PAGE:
Tim Duncan can still do the things that make him great. The Bucks did just enough to keep him busy for 48 minutes, but never enough to get past him in a 117-110 loss
Duncan finished with 28 points, 13 rebounds, six assists, and three blocks while demonstrating the polished pivot skills that the Bucks bigs haven’t quite mastered yet. He also finished with a game-high +/- rating of +18.
The main issue:
Defensively, the Bucks were a mess in the first half, but give credit to the Spurs. When they run the high pick-and-roll with Duncan and Tony Parker, they can do damage is so many ways: Parker keeping the ball, Duncan rolling to the hoop, or the Spurs’ ever-present three-point threats waiting on the wings (SA was 9/17 on threes for the game). When a third defender steps into help, Duncan rarely fails to make the correct ‘pass-after-the-pass’.
In fact, the Spurs connected for 19 assists on 28 first-half baskets while shooting 61% from the field.
Here are two screenshots from the Spurs’ first basket of the game. They send Tony Parker baseline around screens working counterclockwise in a play very similar to what the Bucks run for Monta Ellis or Mike Dunleavy. Brandon Jennings chases. Danny Green, who sits 6th in the NBA is three-point field goals, makes the pass from up top.
Monta Ellis ends up taking a few steps away from Green to cut off Parker’s penetration. Is that the right move?
If we go by the results, the answer is a clear ‘no’. Green hits the wide-open three-point attempt.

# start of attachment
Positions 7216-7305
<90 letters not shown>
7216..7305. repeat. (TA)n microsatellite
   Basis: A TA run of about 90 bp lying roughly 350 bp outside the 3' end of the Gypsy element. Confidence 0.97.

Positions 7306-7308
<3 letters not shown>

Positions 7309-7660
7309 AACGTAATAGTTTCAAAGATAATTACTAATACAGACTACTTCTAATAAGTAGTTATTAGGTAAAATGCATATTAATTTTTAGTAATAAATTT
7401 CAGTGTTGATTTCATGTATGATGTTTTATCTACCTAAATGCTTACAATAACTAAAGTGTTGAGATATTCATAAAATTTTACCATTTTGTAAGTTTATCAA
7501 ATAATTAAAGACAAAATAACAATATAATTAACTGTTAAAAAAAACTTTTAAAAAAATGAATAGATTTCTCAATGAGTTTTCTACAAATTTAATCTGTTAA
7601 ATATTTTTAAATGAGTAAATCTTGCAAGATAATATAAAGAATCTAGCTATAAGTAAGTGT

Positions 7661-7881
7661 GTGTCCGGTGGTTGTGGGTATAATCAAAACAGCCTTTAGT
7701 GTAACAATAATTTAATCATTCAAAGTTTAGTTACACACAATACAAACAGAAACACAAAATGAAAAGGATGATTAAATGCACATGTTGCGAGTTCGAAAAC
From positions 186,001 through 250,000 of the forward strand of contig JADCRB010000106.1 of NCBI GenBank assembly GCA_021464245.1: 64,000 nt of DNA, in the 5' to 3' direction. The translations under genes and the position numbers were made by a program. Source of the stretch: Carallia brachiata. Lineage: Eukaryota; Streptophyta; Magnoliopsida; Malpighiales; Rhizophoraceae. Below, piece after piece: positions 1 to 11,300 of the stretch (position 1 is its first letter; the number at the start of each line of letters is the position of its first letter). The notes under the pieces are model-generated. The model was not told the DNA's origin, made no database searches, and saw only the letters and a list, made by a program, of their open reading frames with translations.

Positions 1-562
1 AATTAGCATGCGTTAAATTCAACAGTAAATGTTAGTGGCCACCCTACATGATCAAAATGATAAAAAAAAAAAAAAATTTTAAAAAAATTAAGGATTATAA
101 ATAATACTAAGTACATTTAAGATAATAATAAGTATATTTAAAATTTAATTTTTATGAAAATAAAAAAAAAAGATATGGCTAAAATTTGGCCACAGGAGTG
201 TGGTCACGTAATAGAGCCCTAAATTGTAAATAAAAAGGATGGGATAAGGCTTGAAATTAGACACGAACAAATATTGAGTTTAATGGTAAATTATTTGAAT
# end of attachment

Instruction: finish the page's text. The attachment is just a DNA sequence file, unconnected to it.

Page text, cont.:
But it’s a damned-if-you-do-damned-if-you-don’t type of choice. If Ellis stays home, Parker could try a relatively resistance-free shot near the free throw line. If he probes further in, the help will have to come from Larry Sanders, which would leave Duncan open. (Marquis Daniels could potentially help, but he’s about to get pulled out by Kawhi Leonard, another three-point threat.)
There is no winning choice here. The Spurs are a good offensive team, and they’re going to get their points.
But personally, I wish the Bucks had let Parker have more space/shots and let everyone else have less. The drive-and-kick action scares me a lot more than Parker hitting a shot from 13-17 feet on the move. This play was actually an anomaly, as the Spurs used the pick-and-roll more than this type of movement. It does, however, illustrates the unpalatable selection of options.
For the Bucks, the problems came on the other end. When they were starting their offense by pulling the ball out of the basket, it slowed them down to the point where they depended on Jennings and Ellis to try jump shots. The pair wasn’t terrible (8/19 FG in the first half), but it’s also not enough to keep pace with a humming Spurs offense when the other three starters are Luc Mbah a Moute, Marquis Daniels, and Larry Sanders.
Those three are fine defenders, but when the defense isn’t working, they’re a steaming mess. Could a change be on the way?
Further pressure to make a change may come from John Henson. While he doesn’t fit seamlessly into the defense like Sanders or Ekpe Udoh, he’s a whirlwind of activity on the court. Henson scored 20 points on 10/11 shooting while grabbing nine rebounds.
Despite being a rookie, Henson is a better finisher in the paint than every other Bucks’ big. Sanders is better directly at/above the rim, but Henson has much more fluid moves when forced a few feet away from the hoop.
The Bucks made a garbage time run late in the game. Doron Lamb, Tobias Harris, Udoh, and Daniels came in with 1:28 left and cut a 13-point lead down to five with 12.9 seconds left. It got so bad that Gregg Popovich had to re-insert Duncan for the game’s final play, even though they play in New York today. But Duncan got the inbounds pass in safely and the Spurs hit a pair of free throws to close it out.
A single tweet that sums it up best
— Clutchiness (@clutchiness) January 3, 2013